DALLAS (CBSDFW.COM) – The coronavirus outbreak has students across North Texas now adjusting to a new normal and for many that means learning online.
“It was interesting,” says Elias Vasquez, a freshman in the North Lake Early College program. “Fun to have the new system. I think it’s been alright.”
Dallas ISD, the largest school district in North Texas, is back from spring break and being put to the test this week.
“It’s been a little bit rough since you can’t talk to them in person,” says Vasquez and then adding that friends have helped him get connected.
DISD leaders are also working on a plan to connect the roughly 12,000 middle and high school students whose families have no internet access at home.
Still, Vasquez’s mother say she appreciates that the district has worked quickly in the midst of the crisis, sending secondary students home with laptops when they left for spring break.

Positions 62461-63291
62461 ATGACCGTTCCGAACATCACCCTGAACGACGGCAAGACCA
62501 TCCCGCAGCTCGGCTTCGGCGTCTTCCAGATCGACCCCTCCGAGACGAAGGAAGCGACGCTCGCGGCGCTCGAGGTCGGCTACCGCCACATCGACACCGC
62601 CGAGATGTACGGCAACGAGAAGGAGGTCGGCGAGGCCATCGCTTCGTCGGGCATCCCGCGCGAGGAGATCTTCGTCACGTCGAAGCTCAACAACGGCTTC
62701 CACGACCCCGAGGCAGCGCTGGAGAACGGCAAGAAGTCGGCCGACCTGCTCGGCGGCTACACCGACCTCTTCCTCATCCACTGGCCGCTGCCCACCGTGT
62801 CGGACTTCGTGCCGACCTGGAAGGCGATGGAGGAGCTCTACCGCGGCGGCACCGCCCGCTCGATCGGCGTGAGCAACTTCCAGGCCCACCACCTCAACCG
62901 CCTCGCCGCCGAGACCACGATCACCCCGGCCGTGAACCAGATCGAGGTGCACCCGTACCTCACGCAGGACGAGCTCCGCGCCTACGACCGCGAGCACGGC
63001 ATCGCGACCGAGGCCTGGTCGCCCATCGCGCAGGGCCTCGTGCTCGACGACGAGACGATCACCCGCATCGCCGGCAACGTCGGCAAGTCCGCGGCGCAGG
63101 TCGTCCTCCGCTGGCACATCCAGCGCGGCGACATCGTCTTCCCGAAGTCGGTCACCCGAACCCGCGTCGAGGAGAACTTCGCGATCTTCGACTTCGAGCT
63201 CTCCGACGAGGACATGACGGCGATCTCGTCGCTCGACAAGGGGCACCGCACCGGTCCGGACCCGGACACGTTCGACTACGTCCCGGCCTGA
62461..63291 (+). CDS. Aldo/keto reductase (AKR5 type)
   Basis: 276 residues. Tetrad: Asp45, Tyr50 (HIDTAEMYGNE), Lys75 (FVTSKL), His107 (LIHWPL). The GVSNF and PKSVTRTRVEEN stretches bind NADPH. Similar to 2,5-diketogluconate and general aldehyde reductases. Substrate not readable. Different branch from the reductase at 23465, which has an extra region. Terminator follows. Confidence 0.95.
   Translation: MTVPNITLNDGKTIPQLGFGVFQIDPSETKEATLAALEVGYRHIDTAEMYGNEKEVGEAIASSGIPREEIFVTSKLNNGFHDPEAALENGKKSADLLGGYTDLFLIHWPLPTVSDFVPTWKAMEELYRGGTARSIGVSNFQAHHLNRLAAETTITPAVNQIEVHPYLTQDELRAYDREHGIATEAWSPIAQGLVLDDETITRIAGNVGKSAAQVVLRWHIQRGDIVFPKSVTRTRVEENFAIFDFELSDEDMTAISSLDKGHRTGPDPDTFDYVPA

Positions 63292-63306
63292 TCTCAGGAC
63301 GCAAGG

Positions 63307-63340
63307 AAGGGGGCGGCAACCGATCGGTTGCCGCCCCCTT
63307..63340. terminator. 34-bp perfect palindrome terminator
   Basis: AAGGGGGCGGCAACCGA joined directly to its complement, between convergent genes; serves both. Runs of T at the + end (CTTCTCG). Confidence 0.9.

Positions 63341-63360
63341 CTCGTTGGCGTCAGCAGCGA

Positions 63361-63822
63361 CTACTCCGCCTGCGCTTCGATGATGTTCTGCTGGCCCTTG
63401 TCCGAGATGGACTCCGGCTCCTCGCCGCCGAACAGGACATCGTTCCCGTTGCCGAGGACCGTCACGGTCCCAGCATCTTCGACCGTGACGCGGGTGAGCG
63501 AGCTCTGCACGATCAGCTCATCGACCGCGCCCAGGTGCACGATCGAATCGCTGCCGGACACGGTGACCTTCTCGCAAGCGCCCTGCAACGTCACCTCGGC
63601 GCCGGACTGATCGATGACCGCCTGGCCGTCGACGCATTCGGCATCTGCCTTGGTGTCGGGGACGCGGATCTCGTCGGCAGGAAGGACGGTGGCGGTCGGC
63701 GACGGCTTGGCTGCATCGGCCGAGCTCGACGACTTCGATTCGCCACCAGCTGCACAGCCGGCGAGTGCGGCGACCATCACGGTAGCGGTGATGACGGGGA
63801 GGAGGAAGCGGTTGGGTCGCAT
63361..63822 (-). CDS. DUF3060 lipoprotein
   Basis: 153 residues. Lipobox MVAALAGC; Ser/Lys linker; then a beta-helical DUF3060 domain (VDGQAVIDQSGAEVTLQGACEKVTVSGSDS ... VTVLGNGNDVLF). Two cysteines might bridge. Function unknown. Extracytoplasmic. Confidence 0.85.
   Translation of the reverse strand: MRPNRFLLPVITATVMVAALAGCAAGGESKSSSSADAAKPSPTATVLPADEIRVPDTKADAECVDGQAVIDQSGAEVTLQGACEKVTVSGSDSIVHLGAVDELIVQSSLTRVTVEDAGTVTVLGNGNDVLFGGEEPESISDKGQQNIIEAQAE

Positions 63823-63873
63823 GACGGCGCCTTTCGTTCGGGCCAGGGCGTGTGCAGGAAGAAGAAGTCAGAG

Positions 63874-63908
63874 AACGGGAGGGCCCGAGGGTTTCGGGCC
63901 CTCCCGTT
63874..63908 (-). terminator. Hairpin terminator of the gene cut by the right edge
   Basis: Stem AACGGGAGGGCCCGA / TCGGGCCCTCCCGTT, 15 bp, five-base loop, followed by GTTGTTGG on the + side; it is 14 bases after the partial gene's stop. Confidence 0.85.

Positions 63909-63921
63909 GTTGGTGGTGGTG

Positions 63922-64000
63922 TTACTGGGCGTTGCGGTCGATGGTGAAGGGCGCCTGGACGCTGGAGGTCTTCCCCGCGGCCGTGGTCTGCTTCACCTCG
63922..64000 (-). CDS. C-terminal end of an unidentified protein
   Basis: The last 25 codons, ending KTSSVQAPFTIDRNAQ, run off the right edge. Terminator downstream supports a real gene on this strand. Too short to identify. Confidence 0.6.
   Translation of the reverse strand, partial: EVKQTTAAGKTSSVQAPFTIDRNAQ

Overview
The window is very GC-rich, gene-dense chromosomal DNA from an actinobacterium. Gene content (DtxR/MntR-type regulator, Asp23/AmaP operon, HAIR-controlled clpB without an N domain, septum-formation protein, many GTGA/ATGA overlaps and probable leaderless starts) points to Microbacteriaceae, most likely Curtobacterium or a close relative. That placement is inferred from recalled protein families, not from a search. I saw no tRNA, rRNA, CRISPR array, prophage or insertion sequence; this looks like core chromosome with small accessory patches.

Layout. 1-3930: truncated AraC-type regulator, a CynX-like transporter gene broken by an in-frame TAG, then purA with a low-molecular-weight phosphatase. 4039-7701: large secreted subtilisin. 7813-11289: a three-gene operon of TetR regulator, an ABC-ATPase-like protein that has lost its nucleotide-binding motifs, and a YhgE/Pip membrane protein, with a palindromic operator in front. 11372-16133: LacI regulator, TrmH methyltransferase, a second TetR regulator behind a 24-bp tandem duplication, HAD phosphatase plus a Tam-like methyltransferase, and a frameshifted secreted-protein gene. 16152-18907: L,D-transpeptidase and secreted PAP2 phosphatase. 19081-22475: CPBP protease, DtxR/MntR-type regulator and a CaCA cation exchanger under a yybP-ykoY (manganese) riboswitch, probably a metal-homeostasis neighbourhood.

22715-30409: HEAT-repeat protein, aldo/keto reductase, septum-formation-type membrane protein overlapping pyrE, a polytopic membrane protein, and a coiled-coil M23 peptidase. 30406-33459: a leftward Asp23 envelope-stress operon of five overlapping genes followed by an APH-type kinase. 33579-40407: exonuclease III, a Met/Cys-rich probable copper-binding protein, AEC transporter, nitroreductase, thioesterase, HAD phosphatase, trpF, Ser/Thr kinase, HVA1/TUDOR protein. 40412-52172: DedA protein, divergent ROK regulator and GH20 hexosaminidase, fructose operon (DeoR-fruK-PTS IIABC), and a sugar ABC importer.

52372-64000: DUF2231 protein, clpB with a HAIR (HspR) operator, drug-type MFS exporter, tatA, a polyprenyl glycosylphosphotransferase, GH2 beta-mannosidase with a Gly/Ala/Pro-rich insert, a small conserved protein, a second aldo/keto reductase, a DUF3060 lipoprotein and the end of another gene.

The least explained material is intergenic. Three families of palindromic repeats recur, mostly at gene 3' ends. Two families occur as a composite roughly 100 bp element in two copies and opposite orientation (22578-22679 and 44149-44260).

“I understand the elementary had remote packets that they took home,” says Carmen Alvarado-Vasquez. “So it’s good to see that the district was on it right before spring break, just being ready for it in case it happened, and it did happen, and now a lot of the kids have what they need to continue their education, although it’s not perfect, because it’s the first time, the district is still addressing those that didn’t get computers and stuff like that.”
Teachers and staff at the front lines of caring for district families, whether that’s distributing meals or hurriedly-assembled materials are reminding frazzled parents that structure, helps.
“Make your kids get up, have breakfast, have lesson time, give them a specific lesson time,” says Sandi Massey, Principal at Thomas Jefferson High School, who also encourages parents to include exercise in the daily plan and above all, stay positive.
“We are a resilient nation and we will get through this,” says Massey.